Tobi Amusan: A Shattered Dream?

Tobi Amusan: A Shattered Dream

After successfully defending her African Games and Commonwealth titles, 100m hurdles World Record holder, Tobi Amusan was optimistic of defending her World Athletics Championship gold medal she won in Oregon, United States, a year ago at the Budapest, Hungary, edition. But the first sign that her dream might not come to fruition emanated when the Athletics Integrity Unit (AIU) suspended her with few weeks to the start of the Championship after being charged with Whereabouts failure which put doubt to her participation in the Championship and indeed, her preparation. It therefore, came as a little shock when she came sixth in the finals on Thursday night.


A little over year ago, Nigerians were celebrating a feat that was achieved by the country’s athlete in far away Oregon, United States as Tobi Amusan not only won gold in the 100m hurdles at the World Athletics Championship, but set a new world record in the event. However, her attempt at defending the title in the next edition of the Championship in Budapest, was futile as she returned a distant sixth.

The 26-year-old did not have the best of starts in the final race and eventually lost her rhythm at the tail end of the race, thus settling for the sixth position.

Amusan’s dethroning is a major upset as she had been the dominant force in the 100m hurdles since winning the gold medal at the 2022 World Championships in Oregon.


The world record holder says she will be back stronger next year after losing the world women’s 100m hurdles crown to Jamaica’s Danielle Williams on Thursday in Budapest.


In an interview with journalists after the game, Amusan said, it was quite “a journey getting into the final” despite all she had gone through in the last couple of weeks.

“I Just want to say a huge thank you to who has been supporting me through the ups and downs, Ya’ll stood by me, kept praying for me, God Bless you all, I am sorry I might have let you all down, but we will back stronger definitely.

“Yeah, it’s a tough one; nobody likes to lose but considering what I have gone through in the past couple of months, I’m so grateful that I came out,” she said.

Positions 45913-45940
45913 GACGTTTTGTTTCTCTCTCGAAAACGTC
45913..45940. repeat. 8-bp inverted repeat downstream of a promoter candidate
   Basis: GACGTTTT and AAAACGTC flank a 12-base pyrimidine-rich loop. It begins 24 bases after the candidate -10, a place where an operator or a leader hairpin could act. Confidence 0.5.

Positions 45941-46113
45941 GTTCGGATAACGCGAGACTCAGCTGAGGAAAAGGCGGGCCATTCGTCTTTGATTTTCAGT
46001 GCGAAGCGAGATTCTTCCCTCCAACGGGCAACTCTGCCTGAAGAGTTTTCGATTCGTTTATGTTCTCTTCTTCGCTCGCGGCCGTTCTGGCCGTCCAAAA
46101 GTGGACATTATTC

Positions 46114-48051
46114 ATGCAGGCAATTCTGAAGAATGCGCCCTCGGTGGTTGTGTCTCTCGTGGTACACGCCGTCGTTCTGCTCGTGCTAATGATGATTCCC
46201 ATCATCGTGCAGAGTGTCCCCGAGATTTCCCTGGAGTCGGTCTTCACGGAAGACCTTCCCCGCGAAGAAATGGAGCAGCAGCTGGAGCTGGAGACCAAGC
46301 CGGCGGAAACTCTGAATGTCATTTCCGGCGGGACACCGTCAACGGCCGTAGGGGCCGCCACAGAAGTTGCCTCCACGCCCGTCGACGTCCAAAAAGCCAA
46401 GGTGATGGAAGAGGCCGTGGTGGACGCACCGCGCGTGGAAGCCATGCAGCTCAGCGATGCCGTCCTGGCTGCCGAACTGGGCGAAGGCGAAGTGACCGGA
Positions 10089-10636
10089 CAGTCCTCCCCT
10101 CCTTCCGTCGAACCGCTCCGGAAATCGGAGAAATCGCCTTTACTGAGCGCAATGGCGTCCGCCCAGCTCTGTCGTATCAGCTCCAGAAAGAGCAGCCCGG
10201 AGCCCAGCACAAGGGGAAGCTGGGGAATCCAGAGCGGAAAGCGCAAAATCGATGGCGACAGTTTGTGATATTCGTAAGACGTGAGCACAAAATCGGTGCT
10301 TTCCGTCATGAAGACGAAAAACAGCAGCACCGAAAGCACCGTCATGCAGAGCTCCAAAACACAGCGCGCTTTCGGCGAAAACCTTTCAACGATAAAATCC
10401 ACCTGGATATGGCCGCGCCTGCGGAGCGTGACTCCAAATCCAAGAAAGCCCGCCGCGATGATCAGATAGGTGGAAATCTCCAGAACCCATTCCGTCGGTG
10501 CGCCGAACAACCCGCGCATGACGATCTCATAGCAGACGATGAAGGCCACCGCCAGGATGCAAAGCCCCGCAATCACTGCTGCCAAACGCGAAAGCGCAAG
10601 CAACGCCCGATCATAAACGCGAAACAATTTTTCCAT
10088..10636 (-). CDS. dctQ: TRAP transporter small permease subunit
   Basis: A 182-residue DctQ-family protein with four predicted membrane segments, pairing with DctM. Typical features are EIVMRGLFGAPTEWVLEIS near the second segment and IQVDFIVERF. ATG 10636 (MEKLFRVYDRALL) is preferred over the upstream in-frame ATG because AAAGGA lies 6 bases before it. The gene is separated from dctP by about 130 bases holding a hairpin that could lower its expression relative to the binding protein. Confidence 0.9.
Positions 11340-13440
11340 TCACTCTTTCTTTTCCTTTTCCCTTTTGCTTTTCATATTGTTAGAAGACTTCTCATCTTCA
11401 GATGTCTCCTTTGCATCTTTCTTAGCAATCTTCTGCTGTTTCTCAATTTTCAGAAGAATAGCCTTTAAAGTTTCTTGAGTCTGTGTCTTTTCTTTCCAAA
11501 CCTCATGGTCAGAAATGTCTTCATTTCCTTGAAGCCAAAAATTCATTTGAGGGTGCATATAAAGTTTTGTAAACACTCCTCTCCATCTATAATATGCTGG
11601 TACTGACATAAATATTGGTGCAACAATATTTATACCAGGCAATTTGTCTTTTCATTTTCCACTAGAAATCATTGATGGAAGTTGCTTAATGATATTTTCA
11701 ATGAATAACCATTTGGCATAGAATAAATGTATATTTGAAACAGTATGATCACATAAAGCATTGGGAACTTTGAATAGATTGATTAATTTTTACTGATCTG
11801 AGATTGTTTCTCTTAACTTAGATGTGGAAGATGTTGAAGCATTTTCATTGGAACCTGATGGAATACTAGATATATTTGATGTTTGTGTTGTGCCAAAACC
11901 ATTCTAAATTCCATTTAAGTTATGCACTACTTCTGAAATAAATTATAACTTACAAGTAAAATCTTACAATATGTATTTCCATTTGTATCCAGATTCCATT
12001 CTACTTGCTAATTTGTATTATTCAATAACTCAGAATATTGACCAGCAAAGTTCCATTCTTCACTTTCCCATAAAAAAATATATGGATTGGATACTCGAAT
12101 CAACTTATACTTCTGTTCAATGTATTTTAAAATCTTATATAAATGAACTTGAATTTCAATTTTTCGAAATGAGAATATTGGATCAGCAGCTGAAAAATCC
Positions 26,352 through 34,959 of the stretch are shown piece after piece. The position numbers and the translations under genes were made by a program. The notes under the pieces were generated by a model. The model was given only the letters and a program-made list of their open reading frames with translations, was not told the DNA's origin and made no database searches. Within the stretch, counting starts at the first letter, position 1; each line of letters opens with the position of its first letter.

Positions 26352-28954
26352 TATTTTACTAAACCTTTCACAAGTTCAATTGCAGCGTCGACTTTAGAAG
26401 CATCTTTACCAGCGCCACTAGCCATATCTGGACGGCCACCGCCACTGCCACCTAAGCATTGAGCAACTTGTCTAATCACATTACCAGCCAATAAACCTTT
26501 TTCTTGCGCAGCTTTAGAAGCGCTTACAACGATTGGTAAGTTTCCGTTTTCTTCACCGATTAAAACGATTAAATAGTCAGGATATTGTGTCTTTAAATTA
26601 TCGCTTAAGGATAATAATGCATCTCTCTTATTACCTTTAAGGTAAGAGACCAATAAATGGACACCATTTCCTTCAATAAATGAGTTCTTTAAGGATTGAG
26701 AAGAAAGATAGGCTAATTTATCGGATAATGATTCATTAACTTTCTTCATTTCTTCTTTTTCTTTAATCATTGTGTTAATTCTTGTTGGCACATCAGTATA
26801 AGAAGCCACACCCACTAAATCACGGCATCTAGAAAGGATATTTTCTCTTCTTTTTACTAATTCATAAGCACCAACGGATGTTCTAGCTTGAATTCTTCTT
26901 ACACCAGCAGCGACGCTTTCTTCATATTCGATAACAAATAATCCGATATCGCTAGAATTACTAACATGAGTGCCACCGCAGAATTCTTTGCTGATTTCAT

Amusan did not have the best of starts in the final race and eventually lost her rhythm at the tail end of the race, thus settling for the sixth position.

Her sixth position is a major upset as she had been the dominant force in the 100m hurdles since winning the gold medal at the 2022 World Championships in Oregon.

She also holds the African and Commonwealth Games records in the event.

However, Amusan had a difficult build-up to the 2023 World Championships. She was provisionally suspended by the AIU for missing three out-of-competition drug tests.

She was eventually cleared to compete in Budapest, but the suspension undoubtedly affected her preparations.


Despite the disappointment of being dethroned, Amusan can still be proud of her achievements as she will be looking to bounce back and reclaim her title at the next World Championships in 2025, but before then, she will aim for a good outing at next year’s Paris Olympic Games.

Amusan was always going to be under pressure as she aims to defend her women’s 100m hurdles World Record and the gold medal she won in Oregon, USA last year at the final of the World Athletics Championships in Budapest, Hungary.


In the semifinal, the petit Nigerian sprint hurdler, battled to win her race in 12.56secs in perhaps the slowest time she has posted this season, which was mainly because of her slow reaction time from the block. She had to dig deep to catch up with Jamaican Ackera Nugent who had established a clear lead from the start to hit the finish line first. The Jamaican was second in 12.60 while Dutch girl, Nadine Visser was third in 12.62.

But in Thursday’s final, Amusan did not have such luxury as she again failed to react fast from the blocks and it was Jamaica’s Danielle Williams that led the pack.


Williams, aged 30, had previously secured victory in Beijing back in 2015. This time, she clocked an impressive 12.43 seconds, narrowly surpassing Olympic champion Jasmine Camacho-Quinn from Puerto Rico, who finished in 12.44 seconds.

Williams managed to find a little extra and crossed the finish line ahead of her two more favored competitors. This was an improvement for Camacho-Quinn, who finished one place higher than last year. The 27-year-old expressed contentment with her silver medal, stating that she was grateful for the improvement from her previous bronze medal at the last world championships.

“If I add my Olympic gold medal I have the whole collection to be proud of.”


Camacho-Quinn, who is only the second Olympic champion from Puerto Rico, expressed gratitude for coming in second place in a highly competitive race.

She stated, “This race was filled with talented athletes, and I was only defeated by a tenth of a second, so I don’t feel any bitterness.”


Kendra Harrison of the United States secured the bronze medal with a time of 12.46 seconds. While both Amusan and the 2019 champion, Nia Ali, struggled to stay competitive in the race. They finished in sixth and last place, respectively.


Harrison has Season’s Best time of 12.24secs in contrast to Amusan’s 12.34. The Nigerian speedster has not been able to repeat her form at this Championships. That is quite understandable. Nobody goes through the type of psychological torture Amusan was subjected to by the Athletics Integrity Unit (AIU) and still be in the right frame of mind to compete at the highest stage of the sport. The accusation of missing three whereabouts tests has really had a telling effect on the Nigerian Golden Girl.

It however remains to be seen how well Amusan recovers psychologically ahead of the challenges ahead.

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